Background & Objectives: The experience of patients with breast cancer may vary in different cultures. The aim of this qualitative study was to explore the experiences of women with breast cancer in Iran. Methods: Fifty one participants were recruited from a university-affiliated breast clinic in Tehran. In-depth interviews each lasting approximately one hour per participant were scheduled and conducted in a private room. The interviews intended to motivate the participants to reflect on their life experiences since the cancer diagnosis. The interviews were tape-recorded and were transcribed to elucidate the major themes encountered in the interviews. Results: The mean age of patients was 48.8 years (SD = 10.5), 44 were married, one was single, and six were widowed or divorced. Forty-eight participants underwent radical mastectomy and 13 patients received breast-conserving surgery. Thirty-five (69%) patients received chemotherapy. Overall eight major themes emerged from the analysis. These were: importance of God and spiritual beliefs, importance of family support especially husbands and children during the diagnosis and treatment, difficult times during receiving mammography results, experiencing an ambiguous condition while losing their breasts, fear of recurrence, concerns about children, and chemotherapy as the worst experience during the course of treatment. Conclusion: The study results suggest that chemotherapy is the worst experience for women with breast cancer. This needs to be considered by oncologists in planning medical care for cancer patients. In addition it seems that patients' spiritual beliefs might be considered as an extra resource to help patients to overcome their problems. Source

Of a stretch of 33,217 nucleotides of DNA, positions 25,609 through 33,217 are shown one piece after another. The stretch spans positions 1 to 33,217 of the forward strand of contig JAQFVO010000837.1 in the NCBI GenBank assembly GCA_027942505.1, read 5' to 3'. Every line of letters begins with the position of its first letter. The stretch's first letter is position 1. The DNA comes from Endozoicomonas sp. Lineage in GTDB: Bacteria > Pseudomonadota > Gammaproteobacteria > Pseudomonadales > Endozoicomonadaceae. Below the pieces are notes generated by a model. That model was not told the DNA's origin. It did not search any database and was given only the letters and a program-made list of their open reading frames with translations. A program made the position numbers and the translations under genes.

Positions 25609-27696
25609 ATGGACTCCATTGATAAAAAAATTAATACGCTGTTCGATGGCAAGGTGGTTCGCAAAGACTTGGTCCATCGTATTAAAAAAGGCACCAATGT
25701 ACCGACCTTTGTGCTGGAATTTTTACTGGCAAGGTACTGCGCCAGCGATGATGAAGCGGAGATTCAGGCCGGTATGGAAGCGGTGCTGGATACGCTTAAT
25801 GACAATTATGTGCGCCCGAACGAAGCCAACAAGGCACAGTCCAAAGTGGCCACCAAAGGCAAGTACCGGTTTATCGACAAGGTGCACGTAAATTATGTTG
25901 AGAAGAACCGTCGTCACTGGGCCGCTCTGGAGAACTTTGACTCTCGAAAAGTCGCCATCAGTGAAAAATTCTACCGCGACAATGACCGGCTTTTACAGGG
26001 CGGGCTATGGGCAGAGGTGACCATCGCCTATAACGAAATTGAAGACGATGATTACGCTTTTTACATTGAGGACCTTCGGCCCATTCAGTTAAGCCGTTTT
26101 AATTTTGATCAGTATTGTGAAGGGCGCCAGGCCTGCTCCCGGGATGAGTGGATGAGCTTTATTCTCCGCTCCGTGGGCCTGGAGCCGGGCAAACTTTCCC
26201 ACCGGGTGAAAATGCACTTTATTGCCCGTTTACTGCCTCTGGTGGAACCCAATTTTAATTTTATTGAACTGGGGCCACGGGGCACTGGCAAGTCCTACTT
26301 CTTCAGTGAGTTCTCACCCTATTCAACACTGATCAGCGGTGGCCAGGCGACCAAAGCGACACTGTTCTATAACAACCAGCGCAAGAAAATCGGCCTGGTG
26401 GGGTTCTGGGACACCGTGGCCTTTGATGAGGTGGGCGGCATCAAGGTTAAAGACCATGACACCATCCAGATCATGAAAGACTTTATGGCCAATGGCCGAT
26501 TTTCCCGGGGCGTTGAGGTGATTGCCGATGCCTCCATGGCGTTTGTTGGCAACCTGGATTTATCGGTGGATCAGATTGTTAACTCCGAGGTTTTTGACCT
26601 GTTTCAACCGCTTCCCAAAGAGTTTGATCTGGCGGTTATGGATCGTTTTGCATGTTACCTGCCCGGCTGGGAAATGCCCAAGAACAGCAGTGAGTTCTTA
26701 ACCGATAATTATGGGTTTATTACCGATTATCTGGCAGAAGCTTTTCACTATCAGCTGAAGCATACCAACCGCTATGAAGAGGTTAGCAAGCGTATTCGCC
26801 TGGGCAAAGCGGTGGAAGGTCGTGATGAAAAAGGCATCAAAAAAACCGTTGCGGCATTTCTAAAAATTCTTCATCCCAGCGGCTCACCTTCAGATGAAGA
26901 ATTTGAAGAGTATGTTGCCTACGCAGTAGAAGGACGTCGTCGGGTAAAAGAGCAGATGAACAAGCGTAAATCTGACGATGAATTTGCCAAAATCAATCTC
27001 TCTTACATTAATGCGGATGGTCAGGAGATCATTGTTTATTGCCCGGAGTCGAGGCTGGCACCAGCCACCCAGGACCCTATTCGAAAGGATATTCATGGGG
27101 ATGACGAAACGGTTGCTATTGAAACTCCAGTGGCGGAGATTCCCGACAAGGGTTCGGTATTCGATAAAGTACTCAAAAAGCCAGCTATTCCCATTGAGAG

Nasrinossadat A.,Iranian Center for Breast Cancer | Ladan F.,Iranian Center for Breast Cancer | Fereshte E.,Tehran University of Medical Sciences | Asieh O.,Iranian Center for Breast Cancer | And 3 more authors.
Asian Pacific Journal of Cancer Prevention | Year: 2011

Introduction: The widespread use of improved mammographic techniques has led to increased detection of nonpalpable breast masses. Preoperative localization is important for reducing false negative results and decreasing the size of tissue resection needed and the resulting breast deformity. We used ultrasound guided methylen blue injection in the mass for localization of breast masses that were clinically nonpalpable but detectable by ultrasound. Materials and methods: 57 masses from 51 patients were marked 20 to 180 minutes before surgery with 0.4-0.7 cc methylene blue and resection was done in operating room under local or general anesthesia. success of radiologist for localization and success of surgeon for complete resection and pathology results were reviwed and fallow up ultrasound was done 3-5 month after surgery for patients whom pathology report was non specific (such as FCC) to confirm complete resection. Results: 57 masses were excised successfully by the surgeon, localization was successful in all patients but injection in the mass was not feasible in 4 patients and dye was injected on the surface of the mass and led to successful excision .Only one mass was not found at surgery because dye washed out before surgery, and the mass was resected by use of intra operative ultrasound. 5.3% patients reported the procedure was painful and 28% reported tolerable pain during injection and 66.7 % of patients said that the injection was painless or with minimal discomfort. Allergic reaction was not seen in any patient and no interference was reported by the pathologist in slide preparation or diagnoses and IHC study. Conclusion: Marking with blue dye injection is a safe and low cost method for localization of non palpable breast lesions that are detectable by Ultrasound. In one patient failure to find the mass was because of location of the mass that was in axillary tail of breast and time of surgery that was 100 minutes after injection that led to absorption of blue dye before surgery and it is advised to do surgery as soon as possible after blue dye injection especially in peripheral and deeply located masses. Source